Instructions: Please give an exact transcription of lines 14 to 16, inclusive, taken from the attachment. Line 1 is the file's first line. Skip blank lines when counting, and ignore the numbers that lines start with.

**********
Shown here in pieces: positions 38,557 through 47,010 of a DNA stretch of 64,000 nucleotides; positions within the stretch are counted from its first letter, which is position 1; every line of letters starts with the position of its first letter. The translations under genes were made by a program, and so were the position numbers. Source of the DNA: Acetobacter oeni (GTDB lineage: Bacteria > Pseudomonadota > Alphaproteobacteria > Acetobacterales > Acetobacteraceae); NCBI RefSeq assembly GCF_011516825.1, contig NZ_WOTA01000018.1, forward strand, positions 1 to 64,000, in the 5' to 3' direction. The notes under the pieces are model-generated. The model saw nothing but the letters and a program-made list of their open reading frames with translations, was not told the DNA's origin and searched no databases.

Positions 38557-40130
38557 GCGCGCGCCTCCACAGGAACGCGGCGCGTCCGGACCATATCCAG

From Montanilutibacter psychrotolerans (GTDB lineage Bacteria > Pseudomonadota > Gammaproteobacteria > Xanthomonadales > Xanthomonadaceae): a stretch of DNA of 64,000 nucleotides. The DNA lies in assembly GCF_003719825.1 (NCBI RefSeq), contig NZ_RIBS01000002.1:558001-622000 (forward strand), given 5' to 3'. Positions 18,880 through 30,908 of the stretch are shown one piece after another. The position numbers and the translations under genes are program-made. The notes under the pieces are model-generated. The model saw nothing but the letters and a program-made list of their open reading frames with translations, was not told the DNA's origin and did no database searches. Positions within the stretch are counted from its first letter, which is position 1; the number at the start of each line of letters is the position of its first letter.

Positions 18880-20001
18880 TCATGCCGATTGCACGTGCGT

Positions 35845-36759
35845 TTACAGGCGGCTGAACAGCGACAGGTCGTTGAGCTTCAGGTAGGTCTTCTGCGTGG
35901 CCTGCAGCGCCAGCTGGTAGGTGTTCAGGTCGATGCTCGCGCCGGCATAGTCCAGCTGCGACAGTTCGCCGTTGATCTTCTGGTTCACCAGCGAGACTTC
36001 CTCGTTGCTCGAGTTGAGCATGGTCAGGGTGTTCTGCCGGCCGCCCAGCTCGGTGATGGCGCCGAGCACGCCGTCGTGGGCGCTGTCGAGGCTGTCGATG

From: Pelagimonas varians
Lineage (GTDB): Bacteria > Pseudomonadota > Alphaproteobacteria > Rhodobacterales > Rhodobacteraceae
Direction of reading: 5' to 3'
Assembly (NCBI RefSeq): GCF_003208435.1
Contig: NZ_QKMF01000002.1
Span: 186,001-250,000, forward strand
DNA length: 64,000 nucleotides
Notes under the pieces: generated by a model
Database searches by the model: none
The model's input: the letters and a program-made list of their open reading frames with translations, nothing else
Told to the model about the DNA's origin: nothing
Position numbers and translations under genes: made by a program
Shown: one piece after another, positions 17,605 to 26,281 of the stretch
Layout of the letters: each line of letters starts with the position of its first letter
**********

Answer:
Assembly (NCBI RefSeq): GCF_003208435.1
Contig: NZ_QKMF01000002.1
Span: 186,001-250,000, forward strand